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'The modernization of the language was not limited to West Bengal'

  • Published at 11:48 am February 24th, 2018
  • Last updated at 04:35 pm February 26th, 2018
'The modernization of the language was not limited to West Bengal'

How has the Bangla language evolved over time?

The Bangla language commands a certain amount of respect as far as world languages are concerned, making it the sixth most influential language considering that about 300 million speak it. It comes right after the likes of English, Chinese, French, Spanish and Arabic. Any scholar would agree that Bangla is a scientific language particularly after Rabindranath, when the language reached newer heights and became a global language. Even Sir Jagadish Chandra Bose spoke of how Bangla is successful in expressing all kinds of emotions. Author Ramendra Sundar Trivedi, Satyendra Nath Bose and many others have made similar observations. The British too, need to be credited for the practice of the Bangla language during the 19th century, with numerous influential personalities such as William Carey writing about the sciences, economics, society and other issues. Apart from that, a board was formed in 1817-18 which took the initiative to publish textbooks in Bangla in partnership with the Fort William College in Kolkata.

When did the modernization of Bangla begin?

The modernization of the language began in the 1850s and was not limited only to West Bengal. The publication of Dinabandhu Mitra’s Nil Darpan is a prime example of how Bangla flourished in the East. Other districts of the region also began to bring out periodicals. For instance, the first weekly of modern-day Bangladesh, the Rangpur Bartabaha, was first published in 1847 from Rangpur, with active contribution of prominent scholars, writers and critics of the time. Kedarnath Majumdar was associated with Saurabh, which was being published from Mymensingh with Dinesh Chandra Sen and other famous Bangla writers. Thus, we can conclude that Bangla was under the influence of modernisation by the late 18th century. Foreign scholars also started to conduct more research and practice Bangla. Even today, scholars in Japan are studying Bangla with a focus on Lalon, folklore and more. In Germany, Prof Hans Harder from Heidelberg University is considered to be an expert on Bangla. Recently, volumes of Rabindranath Tagore’s works have been published in China under the supervision of Prof Dong Youchen from Beijing University.

How much has the language changed, especially in terms of what we write and speak? 

The modernization of Bangla resulted in shadhu bhasha, whereas cholito Bangla was popularised in 1914 by Pramatha Chaudhuri and later on, gained more prominence when Rabindranath Tagore started using it to write. The grammar rules of the former have been historically set by scholars both local and foreign, but there are no scientific rules for the latter. Rabindranath himself set out to standardize these grammar rules along with the likes of Dinesh Chandra Sen, Ramendra Sundar Trivedi and Haraprasad Shastri. But even though they were acclaimed personalities, the conservative Brahmin pundits did not let them finish. This unfinished work was completed by Bangla Academy in between 2013-15. After we met with the Bangla Academy in Kolkata, we decided that we must standardize the language since most Bengalis use the spoken form of Bangla. We formed a six-member team in Dhaka and along with a 12-man team from West Bengal, worked on the project here. After it was published, the Times of India covered the issue as its lead story with the title, “Cholito Bhasha gets a grammar of its own”. We have also prepared a dictionary that traces the changes in spellings and even meanings of Bangla words since the time of Charyapada.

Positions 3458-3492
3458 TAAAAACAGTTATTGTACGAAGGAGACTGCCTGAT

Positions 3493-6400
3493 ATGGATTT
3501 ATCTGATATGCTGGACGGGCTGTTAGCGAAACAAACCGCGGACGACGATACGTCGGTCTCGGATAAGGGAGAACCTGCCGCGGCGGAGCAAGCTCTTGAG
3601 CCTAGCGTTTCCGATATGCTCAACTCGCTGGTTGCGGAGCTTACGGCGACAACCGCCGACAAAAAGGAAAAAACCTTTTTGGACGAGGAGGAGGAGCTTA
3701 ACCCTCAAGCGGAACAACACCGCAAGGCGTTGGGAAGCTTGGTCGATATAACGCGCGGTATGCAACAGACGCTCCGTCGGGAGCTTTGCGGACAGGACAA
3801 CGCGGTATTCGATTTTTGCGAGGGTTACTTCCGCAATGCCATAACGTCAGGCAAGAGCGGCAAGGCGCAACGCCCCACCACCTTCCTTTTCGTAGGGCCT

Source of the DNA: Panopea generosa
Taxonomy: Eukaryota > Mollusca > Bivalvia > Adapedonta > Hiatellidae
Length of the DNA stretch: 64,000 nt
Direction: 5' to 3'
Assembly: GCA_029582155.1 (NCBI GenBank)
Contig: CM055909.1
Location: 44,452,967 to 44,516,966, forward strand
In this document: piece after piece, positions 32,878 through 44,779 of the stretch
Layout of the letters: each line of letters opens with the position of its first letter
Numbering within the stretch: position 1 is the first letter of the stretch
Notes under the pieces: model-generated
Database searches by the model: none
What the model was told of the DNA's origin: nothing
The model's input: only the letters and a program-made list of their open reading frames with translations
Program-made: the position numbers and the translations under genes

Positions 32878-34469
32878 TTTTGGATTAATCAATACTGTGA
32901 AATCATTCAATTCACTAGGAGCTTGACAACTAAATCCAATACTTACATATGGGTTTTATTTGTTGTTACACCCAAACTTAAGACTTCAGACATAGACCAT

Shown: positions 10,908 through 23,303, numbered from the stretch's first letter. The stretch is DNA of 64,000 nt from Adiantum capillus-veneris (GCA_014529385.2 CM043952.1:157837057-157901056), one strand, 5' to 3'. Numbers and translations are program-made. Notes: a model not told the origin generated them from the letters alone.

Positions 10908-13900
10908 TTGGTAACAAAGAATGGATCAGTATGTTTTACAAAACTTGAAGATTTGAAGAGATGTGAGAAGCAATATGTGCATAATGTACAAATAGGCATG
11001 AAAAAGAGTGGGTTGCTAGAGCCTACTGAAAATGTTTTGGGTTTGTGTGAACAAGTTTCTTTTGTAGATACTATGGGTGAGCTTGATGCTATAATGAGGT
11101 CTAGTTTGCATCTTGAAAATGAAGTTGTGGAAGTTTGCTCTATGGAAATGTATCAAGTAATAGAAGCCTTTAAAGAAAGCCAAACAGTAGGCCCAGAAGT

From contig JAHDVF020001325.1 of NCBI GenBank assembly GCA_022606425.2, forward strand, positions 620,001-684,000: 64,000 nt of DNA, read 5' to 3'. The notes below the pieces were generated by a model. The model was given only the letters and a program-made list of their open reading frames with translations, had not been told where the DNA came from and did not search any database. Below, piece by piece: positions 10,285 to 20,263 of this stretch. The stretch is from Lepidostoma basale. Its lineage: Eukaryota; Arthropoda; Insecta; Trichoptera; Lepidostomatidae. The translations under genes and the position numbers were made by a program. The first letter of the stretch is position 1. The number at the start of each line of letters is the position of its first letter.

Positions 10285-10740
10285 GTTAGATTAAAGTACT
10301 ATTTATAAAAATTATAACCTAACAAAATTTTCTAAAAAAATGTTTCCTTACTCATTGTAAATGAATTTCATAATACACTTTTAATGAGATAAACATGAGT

Do you think it's okay to mix English and Bangla when we speak?

This is something that we as Bengalis can hardly avoid, especially after being ruled by the British and being exposed to the language. It is only understandable that in time, there would be a mixture of the two. Interestingly, foreign scholars such as Prof Hans Harder and Prof Youchen who have mastered the Bangla language, prefer using it instead of English when talking to us, and they never drop English words into their speech. Previously, there was a Bangla pundit in every school who was well-versed in Sanskrit as well, to teach Bangla. But now, more often than not, Bangla teachers themselves are not adept and often serve as all-round teachers who teach multiple subjects.

Ekushey February was our protest for the right to not only our own speech, but free speech. Do you think this is being hindered, first in our school textbooks, and then in the attempted police interventions at the Ekushey book fair?

The steps of the textbook board is something I do not approve of and I would like to voice my disapproval of it. Some of the changes that have been made are to stories or essays that have been part of our educational system for years, allegedly due to pressure from Hefazat-e-Islam. This is something I personally find condemnable. As far as the book fair restrictions are concerned, none of it comes from the Bangla Academy. It is impossible to go through thousands of books that are being released at the fair and it is something that does not fall under our jurisdiction, and neither is it the police's concerns. There is a special cell in the Home Ministry which looks over the content and takes necessary actions whenever they deem fit.